Neither metric is normalized to any specific scale. Saliency can be any positive number, and relevance can be any number. These metrics are relative values you can use to identify the most helpful terms for describing and understanding a given topic. The higher the saliency value, the more helpful the term is for distinguishing the topic. The higher the relevancy metric is for a given topic, the more exclusive that term is to the given topic.


Get into the weeds with another walk-through on LDA with code example that gives additional context about interpretation; and learn more about evaluation methods for topic models.


Now it's time to get modeling!

Sydney Firmin

A geographer by training and a data geek at heart, Sydney joined the Alteryx team as a Customer Support Engineer in 2017. She strongly believes that data and knowledge are most valuable when they can be clearly communicated and understood. She currently manages a team of data scientists that bring new innovations to the Alteryx Platform.

A geographer by training and a data geek at heart, Sydney joined the Alteryx team as a Customer Support Engineer in 2017. She strongly believes that data and knowledge are most valuable when they can be clearly communicated and understood. She currently manages a team of data scientists that bring new innovations to the Alteryx Platform.

8 - Asteroid

Hi, Syndey! I really liked your series on topic modeling. I'm still struggling with the difference between salience and relevance, however. The links you provided unfortunately go to articles behind paywalls, and when I google around for other resources I can't really find anything. The main thing I'm struggling with is that if a saliency score of 0 means that a word equally belongs to all topics, then it seems that a high score indicates a large degree of exclusivity to that topic. But isn't that what relevance is measuring...?? The only thing I can think is that a word that is 100% associated with a particular topic would be very salient even if it showed up, say, 60% of the time in other topics, but then it wouldn't be very relevant. Is that at all close?


Also, your image in the salience vs relevance section is the picture of the data output rather than the word-relevance summary, which is what you are discussing. I was curious as to what is actually contained in the Data output chart. I'm guessing it's a measure of saliency for the whole text segment to each topic...? As in, how much does that text entry belong to each of the topics?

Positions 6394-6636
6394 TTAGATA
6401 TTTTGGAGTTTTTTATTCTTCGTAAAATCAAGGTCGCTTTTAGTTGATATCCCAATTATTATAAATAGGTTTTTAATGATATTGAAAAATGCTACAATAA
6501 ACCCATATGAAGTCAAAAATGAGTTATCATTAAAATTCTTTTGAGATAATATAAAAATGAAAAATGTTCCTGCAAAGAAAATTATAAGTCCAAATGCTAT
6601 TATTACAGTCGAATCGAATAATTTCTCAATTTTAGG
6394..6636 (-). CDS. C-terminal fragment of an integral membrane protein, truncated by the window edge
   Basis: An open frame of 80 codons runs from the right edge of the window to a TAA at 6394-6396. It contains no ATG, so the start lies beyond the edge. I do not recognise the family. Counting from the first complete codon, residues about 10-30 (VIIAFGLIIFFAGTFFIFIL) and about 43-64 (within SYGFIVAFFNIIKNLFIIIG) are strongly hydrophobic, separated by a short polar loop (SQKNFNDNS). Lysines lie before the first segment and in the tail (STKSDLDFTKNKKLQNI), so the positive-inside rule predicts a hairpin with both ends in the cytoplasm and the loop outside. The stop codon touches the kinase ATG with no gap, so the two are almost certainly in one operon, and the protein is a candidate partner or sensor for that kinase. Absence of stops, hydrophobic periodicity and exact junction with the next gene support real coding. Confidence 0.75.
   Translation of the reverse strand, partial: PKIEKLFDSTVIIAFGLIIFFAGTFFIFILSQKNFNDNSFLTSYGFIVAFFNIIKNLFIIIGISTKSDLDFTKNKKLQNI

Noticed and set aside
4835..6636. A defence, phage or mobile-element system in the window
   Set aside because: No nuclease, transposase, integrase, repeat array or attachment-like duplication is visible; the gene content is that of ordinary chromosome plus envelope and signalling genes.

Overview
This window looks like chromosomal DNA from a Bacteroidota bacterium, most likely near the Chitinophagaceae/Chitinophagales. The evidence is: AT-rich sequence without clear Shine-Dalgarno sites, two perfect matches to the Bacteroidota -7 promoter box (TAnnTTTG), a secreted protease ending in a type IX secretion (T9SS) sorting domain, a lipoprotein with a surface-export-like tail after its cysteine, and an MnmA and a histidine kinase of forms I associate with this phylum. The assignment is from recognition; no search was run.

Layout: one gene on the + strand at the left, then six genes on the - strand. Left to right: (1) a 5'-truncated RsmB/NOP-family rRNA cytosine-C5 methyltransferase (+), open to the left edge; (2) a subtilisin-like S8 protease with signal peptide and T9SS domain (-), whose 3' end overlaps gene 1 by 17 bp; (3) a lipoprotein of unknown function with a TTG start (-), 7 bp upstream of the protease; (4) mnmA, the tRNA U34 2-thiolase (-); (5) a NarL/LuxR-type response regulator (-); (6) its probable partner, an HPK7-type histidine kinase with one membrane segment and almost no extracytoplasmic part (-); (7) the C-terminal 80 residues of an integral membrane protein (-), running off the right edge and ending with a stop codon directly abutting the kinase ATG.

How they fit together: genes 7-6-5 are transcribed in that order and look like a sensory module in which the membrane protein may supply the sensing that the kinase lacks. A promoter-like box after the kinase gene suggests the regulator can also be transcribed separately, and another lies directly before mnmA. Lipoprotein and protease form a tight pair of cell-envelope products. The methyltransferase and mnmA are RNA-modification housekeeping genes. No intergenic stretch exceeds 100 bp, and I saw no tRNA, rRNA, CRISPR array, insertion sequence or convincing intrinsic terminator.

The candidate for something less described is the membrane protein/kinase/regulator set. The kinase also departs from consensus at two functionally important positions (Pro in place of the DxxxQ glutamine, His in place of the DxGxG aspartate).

Alteryx Alumni (Retired)

Hi @alexandramannerings,


I've updated the saliency link to point to the pdf of the paper, so hopefully that resolves the paywall issue. I believe all the other links in the article point directly to PDFs, open-source academic pages, or Wikipedia, but please let me know if I'm missing anything.


I've also updated the image to reflect the data output of the Report anchor, but answer your question, in the data output, the Topic columns indicate the proportion of words in the document (row) that were "contributed" by each of the identified topics. These topic fields can be useful to assigning a dominant topic to each document you fed into the topic modeling tool, or as new features for a downstream machine learning model. 


As far as the difference between saliency and relevance goes, hopefully this helps:


Saliency is a metric used to describe how general or specific a term is in the context of the topics generated by the topic model. So while a low saliency score indicates that a word has been assigned to most topics, and a higher saliency score indicates a word that has been assigned to fewer topics, saliency does not say anything about which topic(s) the term is assigned to. The intent of salience is to help identify which words in the collection of documents are the most informative for distinguishing topics. The most frequently occurring words in the collection of documents that are assigned to the fewest topics will have the highest saliency scores. 


Relevance is a topic-specific metric. So for each term, while sailency is calculated just once, relevance is calculated individually for each topic. 


Relevance is used for ranking terms within the generated topics. It helps identify the most important/relevant words for a given topic. In the interactive visualization, you can adjust the relevance metric with the slider at the top of the visualization. To display words more exclusively assigned to the selected topic, you can set the slider at the top of the visualization closer to zero. To display more common (frequently occurring) terms you can set the slider closer to 1. In the value output, all relevance metrics are calculated with the "slider value" (lambda) set to 0.6. 

5 - Atom

Looking for the code sample that produces the "Interpreting the Word-Relevance Summary" table you provided above.


I assume this derived from LDAvis data?

Alteryx Community Team
Alteryx Community Team

@marksusol choosing "Word-Relevance Summary" under Output Options in the Topic Modeling tool configuration gives you this table from the R output, see below...